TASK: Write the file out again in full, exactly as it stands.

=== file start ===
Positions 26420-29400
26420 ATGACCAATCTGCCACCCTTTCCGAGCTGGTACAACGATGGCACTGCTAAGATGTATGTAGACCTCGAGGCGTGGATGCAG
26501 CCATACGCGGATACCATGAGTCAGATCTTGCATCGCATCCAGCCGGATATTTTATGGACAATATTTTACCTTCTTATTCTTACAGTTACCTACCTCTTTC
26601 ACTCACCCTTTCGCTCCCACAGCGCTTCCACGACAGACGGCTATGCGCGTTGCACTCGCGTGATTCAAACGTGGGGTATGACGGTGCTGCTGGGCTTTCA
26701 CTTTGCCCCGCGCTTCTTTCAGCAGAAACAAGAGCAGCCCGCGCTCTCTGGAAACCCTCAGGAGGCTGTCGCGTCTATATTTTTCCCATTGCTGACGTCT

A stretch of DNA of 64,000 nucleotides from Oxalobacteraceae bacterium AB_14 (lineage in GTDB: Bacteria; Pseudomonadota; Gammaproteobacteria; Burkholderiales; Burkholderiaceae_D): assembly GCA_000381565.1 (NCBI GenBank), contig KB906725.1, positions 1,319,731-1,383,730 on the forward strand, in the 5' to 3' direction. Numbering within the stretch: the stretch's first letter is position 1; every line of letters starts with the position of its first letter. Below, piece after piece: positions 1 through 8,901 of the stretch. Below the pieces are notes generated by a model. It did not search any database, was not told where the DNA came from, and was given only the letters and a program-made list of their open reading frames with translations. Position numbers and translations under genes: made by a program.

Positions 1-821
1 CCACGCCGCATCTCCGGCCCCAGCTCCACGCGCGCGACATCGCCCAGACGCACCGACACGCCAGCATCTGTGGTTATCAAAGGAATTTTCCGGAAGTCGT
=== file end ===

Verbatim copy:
Positions 26420-29400
26420 ATGACCAATCTGCCACCCTTTCCGAGCTGGTACAACGATGGCACTGCTAAGATGTATGTAGACCTCGAGGCGTGGATGCAG
26501 CCATACGCGGATACCATGAGTCAGATCTTGCATCGCATCCAGCCGGATATTTTATGGACAATATTTTACCTTCTTATTCTTACAGTTACCTACCTCTTTC
26601 ACTCACCCTTTCGCTCCCACAGCGCTTCCACGACAGACGGCTATGCGCGTTGCACTCGCGTGATTCAAACGTGGGGTATGACGGTGCTGCTGGGCTTTCA
26701 CTTTGCCCCGCGCTTCTTTCAGCAGAAACAAGAGCAGCCCGCGCTCTCTGGAAACCCTCAGGAGGCTGTCGCGTCTATATTTTTCCCATTGCTGACGTCT

A stretch of DNA of 64,000 nucleotides from Oxalobacteraceae bacterium AB_14 (lineage in GTDB: Bacteria; Pseudomonadota; Gammaproteobacteria; Burkholderiales; Burkholderiaceae_D): assembly GCA_000381565.1 (NCBI GenBank), contig KB906725.1, positions 1,319,731-1,383,730 on the forward strand, in the 5' to 3' direction. Numbering within the stretch: the stretch's first letter is position 1; every line of letters starts with the position of its first letter. Below, piece after piece: positions 1 through 8,901 of the stretch. Below the pieces are notes generated by a model. It did not search any database, was not told where the DNA came from, and was given only the letters and a program-made list of their open reading frames with translations. Position numbers and translations under genes: made by a program.

Positions 1-821
1 CCACGCCGCATCTCCGGCCCCAGCTCCACGCGCGCGACATCGCCCAGACGCACCGACACGCCAGCATCTGTGGTTATCAAAGGAATTTTCCGGAAGTCGT